Many families of young children are turning to Montessori methods when it comes to parenting. One of the most common questions we hear from our community is, "What can I do at home that reflects my child's Montessori classroom experience?" The Montessori method is one that honors the child as an autonomous being, but how can we make space for our children in our homes without the space becoming one giant toy bin? Here are some helpful tips that will reflect what is happening at school for your child and can get you started on the right track.
The Heart of the Home: The Kitchen
One of the simplest ways to establish trust and encourage independence is to have a child-friendly shelf or cabinet in the kitchen. Starting when your children are toddlers and continuing until they are able to reach and use everything the adults do, set aside a small cabinet or drawer in your kitchen just for them. Here you can keep child sized plates, bowls, cups, silverware, and perhaps even a few cloth napkins. This will allow your child to get what they need whenever they need it, help with table setting, and they can feel good about doing something for themselves.
Want to take it a step further? Keep pre-portioned snacks in the cabinet for your child to access whenever they want. Some families also designate an area of the refrigerator for this purpose, along with a small pitcher containing water or milk that little hands can easily pour themselves.
Enable your child to help with cleaning with brooms, dust pan and other utensils that are perfect for small hands. Children can clean after accidents or help to clean different areas of the house when these tools are made accessible to them.
Simplify Your Mornings
Getting out the door in the morning can be one of the most rushed and sometimes stressful times of day for families of young children. A few quick edits to your entryway can help make everything run a bit more smoothly.
Consider your child’s height and hang one or two hooks near the door just for them. Keep a small box or bin that they can toss their shoes into, thus keeping them contained, tidy, and easy to find when they need them. We have even seen some families hang a small mirror at child height in the same area. Taking these steps will help build responsibility, keep your home organized, and ease the frantic pace of many of our mornings.
Put Most Toys Away
This recent study covers the scientific reasoning behind why less is more, but it isn’t easy. Even if you are mindful of not buying your child too many toys, there are always gifts from family members, party favors, and unpredictable little treasures that children collect.
How can we manage all that stuff?
When your child is at an age where they can comprehend the ideas, it’s good to talk to them about waste and consumption, then ask for their help in working to manage it all. Until then, observe your child at play, determine what they actually use or enjoy, then rotate toys according to what you notice. Avoid the bottomless toy box and opt instead for using low shelves as storage. Items are easier to see and manage that way. For further inspiration on creating an environment that "sparks joy" with your child, but is also Marie Kondo inspired: read this terrific post from the Montessori Notebook.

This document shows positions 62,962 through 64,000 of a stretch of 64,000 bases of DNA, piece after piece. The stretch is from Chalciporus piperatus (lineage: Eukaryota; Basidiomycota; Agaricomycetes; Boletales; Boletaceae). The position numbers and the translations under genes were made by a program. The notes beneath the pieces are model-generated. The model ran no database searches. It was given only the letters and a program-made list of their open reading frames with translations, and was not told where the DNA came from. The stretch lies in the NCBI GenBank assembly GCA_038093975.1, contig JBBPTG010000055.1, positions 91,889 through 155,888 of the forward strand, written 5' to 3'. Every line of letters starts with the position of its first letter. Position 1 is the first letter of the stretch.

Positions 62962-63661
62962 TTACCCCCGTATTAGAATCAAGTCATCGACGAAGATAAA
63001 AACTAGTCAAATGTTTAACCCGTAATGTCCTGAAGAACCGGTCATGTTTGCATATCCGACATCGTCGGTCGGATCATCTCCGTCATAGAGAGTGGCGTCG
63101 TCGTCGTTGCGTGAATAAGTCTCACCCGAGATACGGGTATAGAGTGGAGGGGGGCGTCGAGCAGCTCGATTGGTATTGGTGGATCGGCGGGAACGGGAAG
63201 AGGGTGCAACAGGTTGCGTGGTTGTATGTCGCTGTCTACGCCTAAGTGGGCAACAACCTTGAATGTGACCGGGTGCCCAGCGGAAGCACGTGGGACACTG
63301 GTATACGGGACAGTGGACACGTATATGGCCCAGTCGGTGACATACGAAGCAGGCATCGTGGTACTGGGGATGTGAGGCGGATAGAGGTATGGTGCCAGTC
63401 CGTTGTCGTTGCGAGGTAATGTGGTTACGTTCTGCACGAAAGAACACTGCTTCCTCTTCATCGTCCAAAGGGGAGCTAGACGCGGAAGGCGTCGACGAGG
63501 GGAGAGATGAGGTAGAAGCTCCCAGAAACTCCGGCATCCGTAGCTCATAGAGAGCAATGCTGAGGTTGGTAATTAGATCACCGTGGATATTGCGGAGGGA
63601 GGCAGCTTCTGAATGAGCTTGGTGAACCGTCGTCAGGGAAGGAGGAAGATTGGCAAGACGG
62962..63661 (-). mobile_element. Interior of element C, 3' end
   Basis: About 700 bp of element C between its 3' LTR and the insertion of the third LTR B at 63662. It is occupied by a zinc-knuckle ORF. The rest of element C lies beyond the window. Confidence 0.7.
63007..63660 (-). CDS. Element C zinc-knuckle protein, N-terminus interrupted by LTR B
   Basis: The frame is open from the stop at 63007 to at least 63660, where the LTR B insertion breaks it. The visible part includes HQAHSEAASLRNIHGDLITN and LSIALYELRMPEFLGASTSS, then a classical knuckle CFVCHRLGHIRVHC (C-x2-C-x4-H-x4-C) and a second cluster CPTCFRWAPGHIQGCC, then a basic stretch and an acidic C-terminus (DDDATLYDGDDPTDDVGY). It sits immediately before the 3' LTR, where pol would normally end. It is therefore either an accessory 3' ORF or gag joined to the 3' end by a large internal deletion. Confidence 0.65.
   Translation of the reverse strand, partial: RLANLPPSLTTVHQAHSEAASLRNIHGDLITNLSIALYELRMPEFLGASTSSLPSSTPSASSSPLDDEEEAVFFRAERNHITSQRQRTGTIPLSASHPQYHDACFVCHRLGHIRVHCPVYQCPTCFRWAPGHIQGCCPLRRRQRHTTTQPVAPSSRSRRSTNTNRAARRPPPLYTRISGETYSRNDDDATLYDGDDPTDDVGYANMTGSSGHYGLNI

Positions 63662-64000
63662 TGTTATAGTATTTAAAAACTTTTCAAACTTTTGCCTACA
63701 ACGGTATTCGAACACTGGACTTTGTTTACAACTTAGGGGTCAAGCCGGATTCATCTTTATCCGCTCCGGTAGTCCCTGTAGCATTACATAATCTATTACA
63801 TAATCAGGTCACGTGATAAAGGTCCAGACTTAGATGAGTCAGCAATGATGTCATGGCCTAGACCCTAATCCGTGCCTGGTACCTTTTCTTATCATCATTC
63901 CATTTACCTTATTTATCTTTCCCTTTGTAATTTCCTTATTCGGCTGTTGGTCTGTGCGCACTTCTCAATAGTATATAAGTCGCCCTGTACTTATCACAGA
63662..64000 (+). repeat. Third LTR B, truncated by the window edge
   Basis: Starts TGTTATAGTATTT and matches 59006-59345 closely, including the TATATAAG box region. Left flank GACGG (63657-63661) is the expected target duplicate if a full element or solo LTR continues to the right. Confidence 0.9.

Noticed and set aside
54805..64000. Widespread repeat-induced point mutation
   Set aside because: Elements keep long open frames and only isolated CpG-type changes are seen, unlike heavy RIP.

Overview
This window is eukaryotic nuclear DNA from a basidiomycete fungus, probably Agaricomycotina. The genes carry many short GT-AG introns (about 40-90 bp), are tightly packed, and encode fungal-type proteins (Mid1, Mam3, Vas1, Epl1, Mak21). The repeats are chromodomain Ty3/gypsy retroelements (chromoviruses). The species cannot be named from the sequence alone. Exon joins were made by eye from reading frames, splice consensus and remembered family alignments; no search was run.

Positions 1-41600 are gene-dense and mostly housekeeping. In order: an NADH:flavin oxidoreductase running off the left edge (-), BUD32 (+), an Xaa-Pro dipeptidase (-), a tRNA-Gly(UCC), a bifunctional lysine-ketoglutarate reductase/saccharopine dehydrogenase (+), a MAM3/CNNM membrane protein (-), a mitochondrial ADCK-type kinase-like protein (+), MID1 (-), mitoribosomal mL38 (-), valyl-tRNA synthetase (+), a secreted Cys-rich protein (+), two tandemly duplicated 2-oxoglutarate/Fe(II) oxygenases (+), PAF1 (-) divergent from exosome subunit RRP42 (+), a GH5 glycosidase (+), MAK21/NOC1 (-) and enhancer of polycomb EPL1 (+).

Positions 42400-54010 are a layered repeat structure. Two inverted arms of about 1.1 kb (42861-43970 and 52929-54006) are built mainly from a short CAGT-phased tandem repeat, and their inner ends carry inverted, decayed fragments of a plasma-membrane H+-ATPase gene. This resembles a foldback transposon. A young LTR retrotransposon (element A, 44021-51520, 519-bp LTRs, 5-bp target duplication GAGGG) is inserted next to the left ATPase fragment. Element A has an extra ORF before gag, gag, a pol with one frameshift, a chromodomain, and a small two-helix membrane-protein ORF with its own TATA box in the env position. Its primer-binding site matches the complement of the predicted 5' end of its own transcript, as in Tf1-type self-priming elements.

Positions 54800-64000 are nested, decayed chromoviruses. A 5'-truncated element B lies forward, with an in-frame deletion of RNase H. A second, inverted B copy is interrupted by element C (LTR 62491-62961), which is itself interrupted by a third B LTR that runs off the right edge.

Create Book Areas
Reading is great for children in so many ways, so keeping small assortments of books handy wherever you are is important. Rotating books can keep your child interested and it can even be fun to make your selections. Some ideas:
- Keep a basket of seasonal books in the corner of your living room.
- Stack your potty training books in the bathroom.
- Your child loves dinosaurs? Check some dino books out from the library and keep them in a bag in the car so they’re always on hand (for trips, waiting rooms, an older sibling's soccer game…)
- Basically, anywhere your child spends time and there isn’t a bookshelf nearby, collect up a few books and tuck them within reach.
The Bedroom Space
One of the earliest ways to build independence into your child’s bedrooms is with your choice of bed when they are infants. Many Montessori families choose to use a floor bed. If the rest of the child’s room is safe, this allows them freedom of movement when they wake. Many babies and toddlers will wake up and crawl/walk around the room, keeping themselves occupied with their toys until their parents wake up and come to get them. The floor bed can be implemented whenever the parents feel comfortable giving it a try. If your little one starts crawling out of the crib but isn’t quite ready for the height of a toddler or regular bed, a simple solution is to just lay the mattress on the floor until they are ready for the next stage.
Another area to keep in mind: your child’s access to their clothing. Older toddlers and preschool aged children can begin selecting their own clothes and parents can help with this by using a lower closet rod extender or hooks. By making a limited number of choices available to them, you can ensure they will wear something appropriate for the weather while still giving them the empowering ability to decide for themselves.
Make space for your children.
It all really comes down to shifting our perspective. Our children are human beings who are worthy of living in a home that serves them and their needs. The key is balance. Should our children’s things take over the entire house? Definitely not! (You live there, too, after all.) Small adjustments in each room children spend time can make a huge difference in their lives.
If you feel inspired to learn more about how you can bring Maria Montessori's vision into your home, we have found the podcast and writings from The Montessori Notebook to be a great family resource.